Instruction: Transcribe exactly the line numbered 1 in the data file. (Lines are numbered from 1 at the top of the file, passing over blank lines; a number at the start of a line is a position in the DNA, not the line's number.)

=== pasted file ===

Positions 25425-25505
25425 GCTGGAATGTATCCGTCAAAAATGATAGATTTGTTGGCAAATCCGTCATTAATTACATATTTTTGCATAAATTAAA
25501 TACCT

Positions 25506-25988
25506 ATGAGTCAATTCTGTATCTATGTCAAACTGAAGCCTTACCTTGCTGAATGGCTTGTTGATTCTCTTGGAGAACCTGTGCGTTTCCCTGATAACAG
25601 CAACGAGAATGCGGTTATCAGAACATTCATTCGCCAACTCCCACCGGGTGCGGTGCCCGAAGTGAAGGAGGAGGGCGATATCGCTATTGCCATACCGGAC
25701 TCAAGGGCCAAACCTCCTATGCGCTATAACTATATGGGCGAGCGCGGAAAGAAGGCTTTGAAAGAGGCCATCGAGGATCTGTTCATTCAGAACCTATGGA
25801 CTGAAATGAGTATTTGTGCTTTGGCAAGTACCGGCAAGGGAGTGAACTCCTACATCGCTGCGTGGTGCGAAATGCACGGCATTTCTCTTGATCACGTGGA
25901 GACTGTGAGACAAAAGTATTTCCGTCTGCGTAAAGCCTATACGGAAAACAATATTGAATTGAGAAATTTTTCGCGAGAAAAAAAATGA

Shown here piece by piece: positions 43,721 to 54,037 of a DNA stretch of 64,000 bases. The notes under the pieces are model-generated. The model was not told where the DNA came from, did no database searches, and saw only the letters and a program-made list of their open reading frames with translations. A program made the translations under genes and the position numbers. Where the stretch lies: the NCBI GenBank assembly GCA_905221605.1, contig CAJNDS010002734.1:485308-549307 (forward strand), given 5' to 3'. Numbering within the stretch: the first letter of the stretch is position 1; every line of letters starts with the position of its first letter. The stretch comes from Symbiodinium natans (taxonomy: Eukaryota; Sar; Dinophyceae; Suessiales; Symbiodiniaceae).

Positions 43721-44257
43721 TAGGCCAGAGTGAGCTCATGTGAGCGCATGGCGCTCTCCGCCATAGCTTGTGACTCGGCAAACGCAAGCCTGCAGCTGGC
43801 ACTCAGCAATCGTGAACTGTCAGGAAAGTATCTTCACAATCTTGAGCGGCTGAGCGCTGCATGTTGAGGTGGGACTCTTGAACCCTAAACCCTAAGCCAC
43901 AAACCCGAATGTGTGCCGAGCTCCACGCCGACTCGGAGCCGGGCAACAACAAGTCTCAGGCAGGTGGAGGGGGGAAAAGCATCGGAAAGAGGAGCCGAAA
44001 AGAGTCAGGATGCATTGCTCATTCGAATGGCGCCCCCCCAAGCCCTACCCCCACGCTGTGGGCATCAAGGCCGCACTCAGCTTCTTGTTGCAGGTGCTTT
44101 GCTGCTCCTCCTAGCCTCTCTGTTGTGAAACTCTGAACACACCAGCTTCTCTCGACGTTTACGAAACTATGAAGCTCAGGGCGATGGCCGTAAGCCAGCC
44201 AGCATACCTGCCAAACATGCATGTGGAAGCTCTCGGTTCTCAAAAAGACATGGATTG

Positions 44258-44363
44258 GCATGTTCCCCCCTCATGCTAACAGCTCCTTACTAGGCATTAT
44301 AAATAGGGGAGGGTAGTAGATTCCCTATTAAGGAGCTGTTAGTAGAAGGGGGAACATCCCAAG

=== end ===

Positions 25425-25505